Therefore, the proposed change does not create the possibility of a new or different kind of accident from any previously evaluated.

3. Operation of the facility in accordance with the proposed amendment would not involve a significant reduction in a margin of safety.

Only two accidents are postulated to occur during plant conditions where CORE ALTERATIONS may be made: A fuel handling accident and a boron dilution accident. Suspending movement of irradiated fuel assemblies prevents a fuel handling accident. Also, requiring the suspension of CORE ALTERATIONS is redundant to suspending movement of irradiated fuel assemblies and does not increase the margin of safety. CORE ALTERATIONS have no effect on a boron dilution accident. Core components are not involved in the initiation or mitigation of a boron dilution accident. Therefore, CORE ALTERATIONS have no effect on the margin of safety related to a boron dilution accident.

Therefore, the proposed change does not involve a significant reduction in a margin of safety.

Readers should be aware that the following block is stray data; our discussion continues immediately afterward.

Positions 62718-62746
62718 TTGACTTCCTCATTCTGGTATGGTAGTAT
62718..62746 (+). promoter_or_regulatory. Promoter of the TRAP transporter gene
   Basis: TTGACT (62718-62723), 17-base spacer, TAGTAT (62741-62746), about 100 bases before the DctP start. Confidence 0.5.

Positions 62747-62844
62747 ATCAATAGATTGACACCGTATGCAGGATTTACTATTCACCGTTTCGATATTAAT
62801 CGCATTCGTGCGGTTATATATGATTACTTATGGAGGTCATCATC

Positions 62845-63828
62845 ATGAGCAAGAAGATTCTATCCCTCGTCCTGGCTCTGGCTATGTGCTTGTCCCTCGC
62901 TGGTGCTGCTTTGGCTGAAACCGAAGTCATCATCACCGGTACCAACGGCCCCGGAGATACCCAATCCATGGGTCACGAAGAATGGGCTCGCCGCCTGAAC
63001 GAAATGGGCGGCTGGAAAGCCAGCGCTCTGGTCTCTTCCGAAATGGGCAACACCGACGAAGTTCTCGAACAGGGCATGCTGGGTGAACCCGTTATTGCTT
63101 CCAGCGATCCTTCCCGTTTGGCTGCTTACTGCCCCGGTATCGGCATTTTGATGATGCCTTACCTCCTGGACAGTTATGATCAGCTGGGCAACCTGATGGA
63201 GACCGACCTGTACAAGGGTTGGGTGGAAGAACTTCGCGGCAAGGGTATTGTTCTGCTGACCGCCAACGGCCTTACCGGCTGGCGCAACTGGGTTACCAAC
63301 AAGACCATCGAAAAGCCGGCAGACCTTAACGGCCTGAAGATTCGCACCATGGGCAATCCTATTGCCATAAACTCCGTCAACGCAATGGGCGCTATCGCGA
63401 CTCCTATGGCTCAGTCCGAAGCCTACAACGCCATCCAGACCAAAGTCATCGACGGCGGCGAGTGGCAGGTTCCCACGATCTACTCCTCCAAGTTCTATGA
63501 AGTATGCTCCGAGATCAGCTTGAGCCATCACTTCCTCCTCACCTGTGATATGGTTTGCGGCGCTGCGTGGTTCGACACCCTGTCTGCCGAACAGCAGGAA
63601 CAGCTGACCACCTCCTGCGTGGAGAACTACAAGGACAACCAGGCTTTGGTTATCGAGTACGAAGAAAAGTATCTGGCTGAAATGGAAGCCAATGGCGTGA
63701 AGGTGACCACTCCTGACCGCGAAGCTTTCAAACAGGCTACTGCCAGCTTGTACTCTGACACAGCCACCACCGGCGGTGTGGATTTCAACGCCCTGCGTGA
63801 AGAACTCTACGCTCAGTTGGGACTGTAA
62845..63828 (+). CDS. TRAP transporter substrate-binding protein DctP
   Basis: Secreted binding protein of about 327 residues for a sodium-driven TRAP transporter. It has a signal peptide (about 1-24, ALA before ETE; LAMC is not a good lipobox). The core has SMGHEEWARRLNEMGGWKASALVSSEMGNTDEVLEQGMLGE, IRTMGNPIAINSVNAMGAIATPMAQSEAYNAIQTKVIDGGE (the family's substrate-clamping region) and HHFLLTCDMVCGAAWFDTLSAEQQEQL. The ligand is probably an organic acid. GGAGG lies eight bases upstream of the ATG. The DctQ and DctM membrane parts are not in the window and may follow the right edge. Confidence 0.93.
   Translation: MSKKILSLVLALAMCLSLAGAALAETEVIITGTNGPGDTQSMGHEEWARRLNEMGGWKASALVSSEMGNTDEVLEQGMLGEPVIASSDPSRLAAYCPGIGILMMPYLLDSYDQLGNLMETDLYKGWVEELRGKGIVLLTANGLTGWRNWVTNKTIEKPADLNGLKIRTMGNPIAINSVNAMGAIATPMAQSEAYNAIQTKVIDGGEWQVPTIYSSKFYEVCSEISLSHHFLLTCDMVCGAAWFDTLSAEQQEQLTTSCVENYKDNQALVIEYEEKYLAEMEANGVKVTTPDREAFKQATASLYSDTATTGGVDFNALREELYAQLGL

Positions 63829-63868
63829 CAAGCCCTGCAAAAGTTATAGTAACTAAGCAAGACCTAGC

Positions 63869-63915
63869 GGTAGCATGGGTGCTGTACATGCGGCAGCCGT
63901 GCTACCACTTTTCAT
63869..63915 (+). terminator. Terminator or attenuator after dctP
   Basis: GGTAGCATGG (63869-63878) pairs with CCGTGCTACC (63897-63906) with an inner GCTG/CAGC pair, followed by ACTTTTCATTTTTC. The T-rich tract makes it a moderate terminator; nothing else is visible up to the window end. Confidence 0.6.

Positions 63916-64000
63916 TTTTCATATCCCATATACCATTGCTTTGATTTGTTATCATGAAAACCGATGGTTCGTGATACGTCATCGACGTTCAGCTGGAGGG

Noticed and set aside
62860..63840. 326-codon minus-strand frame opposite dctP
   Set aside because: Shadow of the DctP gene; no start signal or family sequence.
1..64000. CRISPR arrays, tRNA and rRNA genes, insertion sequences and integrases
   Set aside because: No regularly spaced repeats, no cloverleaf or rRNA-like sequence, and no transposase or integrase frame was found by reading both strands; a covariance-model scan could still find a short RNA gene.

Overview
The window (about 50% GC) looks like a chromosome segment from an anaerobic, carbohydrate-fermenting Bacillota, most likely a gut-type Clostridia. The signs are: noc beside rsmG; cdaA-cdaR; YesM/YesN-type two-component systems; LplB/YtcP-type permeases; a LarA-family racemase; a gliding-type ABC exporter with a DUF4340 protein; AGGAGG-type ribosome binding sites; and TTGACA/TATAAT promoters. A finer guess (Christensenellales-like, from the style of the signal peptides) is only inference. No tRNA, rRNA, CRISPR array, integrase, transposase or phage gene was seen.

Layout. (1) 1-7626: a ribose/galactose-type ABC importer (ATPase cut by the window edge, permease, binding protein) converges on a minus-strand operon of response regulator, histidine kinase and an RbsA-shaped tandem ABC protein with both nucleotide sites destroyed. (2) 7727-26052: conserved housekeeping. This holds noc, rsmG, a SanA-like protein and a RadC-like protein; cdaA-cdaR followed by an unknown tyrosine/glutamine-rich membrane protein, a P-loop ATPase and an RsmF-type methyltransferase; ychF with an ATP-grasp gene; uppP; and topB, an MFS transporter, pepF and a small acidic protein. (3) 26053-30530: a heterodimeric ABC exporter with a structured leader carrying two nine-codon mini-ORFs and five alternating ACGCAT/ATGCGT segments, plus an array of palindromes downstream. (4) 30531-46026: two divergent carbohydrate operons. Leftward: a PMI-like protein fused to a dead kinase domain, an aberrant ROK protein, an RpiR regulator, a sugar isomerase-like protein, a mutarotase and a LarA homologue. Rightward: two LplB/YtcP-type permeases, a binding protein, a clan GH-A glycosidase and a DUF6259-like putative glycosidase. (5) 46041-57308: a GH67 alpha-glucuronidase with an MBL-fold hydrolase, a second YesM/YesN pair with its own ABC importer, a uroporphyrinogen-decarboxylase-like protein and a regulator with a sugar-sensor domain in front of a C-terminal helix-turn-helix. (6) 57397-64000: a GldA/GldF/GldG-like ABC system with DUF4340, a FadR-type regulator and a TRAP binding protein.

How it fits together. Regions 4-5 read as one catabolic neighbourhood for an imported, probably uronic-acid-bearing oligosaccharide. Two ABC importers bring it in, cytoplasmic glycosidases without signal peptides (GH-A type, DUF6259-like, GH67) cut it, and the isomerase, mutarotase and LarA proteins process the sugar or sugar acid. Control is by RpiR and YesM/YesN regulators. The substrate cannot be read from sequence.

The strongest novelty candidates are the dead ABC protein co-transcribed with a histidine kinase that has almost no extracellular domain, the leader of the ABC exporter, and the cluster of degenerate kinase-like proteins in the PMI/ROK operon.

The NRC staff has reviewed the licensee's analysis and, based on this review, it appears that the three standards of 10 CFR 50.92(c) are satisfied. Therefore, the NRC staff proposes to determine that the amendment request involves no significant hazards consideration.

Attorney for Licensee: Jonathan Rogoff, Esquire, Vice President, Counsel & Secretary, Nuclear Management Company, LLC, 700 First Street, Hudson, WI 54016.

NRC Acting Branch Chief: L. Raghavan.

PSEG Nuclear LLC, Docket Nos. 50-272 and 50-311, Salem Nuclear Generating Station, Unit Nos. 1 and 2, Salem County, New Jersey

Date of amendment request: August 4, 2006.

Description of amendment request: The amendments would allow the use of blind flanges for containment isolation in the containment purge system supply and exhaust lines, and make corresponding changes to the Technical Specifications (TSs). The amendments would also consolidate the containment isolation requirements by moving the requirements of TS 3/4 6.1.7, “Containment Ventilation System,” to TS 3/4 6.3.1 (TS 3/4 6.3 for Unit No. 2), “Containment Isolation Valves.”